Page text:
This issue features two fun, if less than stellar, backup tales that continue Dan Jurgen’s Home Again story and the second entry in Dorado Quick’s Steel: Engineer of Tomorrow. While not as compelling as the main feature, both feature some great action sequences by Lee Weeks and Yasmin Flores Montanez, respectively.

    This Phillip Kennedy Johnson run on Action Comics is certain to be a fan favorite for a very long time and the aggregate quality of these 44 pages will remind readers that this is a great time to be a fan of Superman comics!

  • 90

    First Comics News

  • 84

    Supergirl Comic Box Commentary

    The main feature is written by Phillip Kennedy Johnson with art by Rafa Sandoval. It continues the Metallo story but with the added bonus of the big bad being Hank Henshaw the Cyborg Superman. Kennedy does the usual bit of magic, weaving in story beats for all the family members. Superman remains a role model for the twins while trying to rehabilitate Metallo. Kara is the smartest person in the room. And best of all, we get the return of the Eradicator. That means all 4 members of the Reign of Superman are in this story! There’s action! There’s plot! There’s character moments!

    The young Jon story is proceeding just about the way I thought it would. Lee Weeks is back on art. It is good to see young Jon learning the ropes and some valuable lessons. But I think Dan Jurgens telegraphed the plot twist a little.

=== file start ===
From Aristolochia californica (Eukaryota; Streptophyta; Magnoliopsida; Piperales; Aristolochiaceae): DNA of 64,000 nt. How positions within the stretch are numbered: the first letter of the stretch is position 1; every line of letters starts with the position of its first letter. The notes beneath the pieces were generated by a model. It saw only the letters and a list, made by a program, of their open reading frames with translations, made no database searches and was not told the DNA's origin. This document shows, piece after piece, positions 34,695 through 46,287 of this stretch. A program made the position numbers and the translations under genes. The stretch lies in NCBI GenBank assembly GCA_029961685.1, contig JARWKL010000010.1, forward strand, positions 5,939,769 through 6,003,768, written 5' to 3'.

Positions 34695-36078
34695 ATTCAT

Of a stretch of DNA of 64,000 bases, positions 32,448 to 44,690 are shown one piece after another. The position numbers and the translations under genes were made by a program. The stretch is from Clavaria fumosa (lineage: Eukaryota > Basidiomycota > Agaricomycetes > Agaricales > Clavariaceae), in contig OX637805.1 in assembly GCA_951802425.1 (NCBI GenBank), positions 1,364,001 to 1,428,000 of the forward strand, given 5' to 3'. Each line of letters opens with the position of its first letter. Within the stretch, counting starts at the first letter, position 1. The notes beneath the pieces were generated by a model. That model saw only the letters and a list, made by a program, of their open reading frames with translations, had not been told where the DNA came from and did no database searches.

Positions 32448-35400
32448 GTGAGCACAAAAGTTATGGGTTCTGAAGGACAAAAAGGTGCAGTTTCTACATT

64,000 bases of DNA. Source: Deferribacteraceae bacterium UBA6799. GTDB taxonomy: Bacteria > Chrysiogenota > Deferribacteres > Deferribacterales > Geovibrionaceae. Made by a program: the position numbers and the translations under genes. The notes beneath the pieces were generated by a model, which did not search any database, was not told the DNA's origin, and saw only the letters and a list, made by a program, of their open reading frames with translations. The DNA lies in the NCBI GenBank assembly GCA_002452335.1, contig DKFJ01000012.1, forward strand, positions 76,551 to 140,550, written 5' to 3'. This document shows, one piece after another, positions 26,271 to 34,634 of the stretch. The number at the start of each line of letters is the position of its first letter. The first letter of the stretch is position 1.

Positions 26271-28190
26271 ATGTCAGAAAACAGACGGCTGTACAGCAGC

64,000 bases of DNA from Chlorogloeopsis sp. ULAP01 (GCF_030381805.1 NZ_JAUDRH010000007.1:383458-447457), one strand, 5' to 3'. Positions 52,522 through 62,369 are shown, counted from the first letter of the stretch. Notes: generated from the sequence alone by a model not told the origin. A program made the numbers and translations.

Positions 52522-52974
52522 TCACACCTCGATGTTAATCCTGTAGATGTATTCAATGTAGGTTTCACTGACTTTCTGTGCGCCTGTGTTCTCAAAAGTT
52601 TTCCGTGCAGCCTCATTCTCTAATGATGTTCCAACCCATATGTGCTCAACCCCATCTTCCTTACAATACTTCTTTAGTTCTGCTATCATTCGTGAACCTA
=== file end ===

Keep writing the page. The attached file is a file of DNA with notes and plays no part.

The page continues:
Lastly, the Steel story by Dorado Quick and Yasmin Montanez has branched out to include some of the extended super-family. But I don’t know exactly where it is going.

    All in all, a very good issue with a sparkling lead.

  • 80


    Johnson writes a story that’s equal parts action, nostalgia, and character. This issue is perhaps the strongest of the story arc in that last respect. Everyone gets at least a moment to shine, even if the story doesn’t focus on them, and Metallo is humanized more than he’s probably ever been. Meanwhile the fight against the Metallos is a lot of fun, and Johnson builds great tension as the family strides into their confrontation with Henshaw.

  • 80

    The Comicbook Dispatch

    Action Comics #1055 reveals the mastermind who’s been manipulating Metallo and targeting the Super Family lately – Cyborg Superman is back, sort of. We don’t really get Cyborg Superman in action, but the comic does a good job in catching readers up to who he is and what his twisted brand of villainy is like. The creative team do a good job in balancing action with drama in this comic as Superman has to make uncomfortable allies with Metallo and a version of the Eradicator to pinpoint Cyborg Superman. All in all, the comic does a fine job in setting the stage for the big battle between the Super Family and Cyborg Superman in the next issue.

  • 80

    Weird Science DC Comics

    Well, two out of three ain’t bad. Action Comics #1055 delivers an impressive ensemble story that will make Reign of the Supermen fans giddy. Dan Jurgens’s chapter about a teenage despot who kidnaps young Jon Kent has solid action and an interesting moral dilemma. But Dorado Quick’s Steel story is all kinds of terrible.

  • 80

    Multiversity Comics

    ”Action Comics” #1055 is loaded with fascinating content that fleshes out the world of Metropolis vividly in the Dawn of DC era.

  • 80

    Lyles Movie Files

    At this point Action Comics doesn’t need to have bonus pages or side stories. The main Superman & family story from Phillip Kennedy Johnson has been solid with strong character work and terrific action. But the secondary stories are dragging the title down and needlessly raising the price.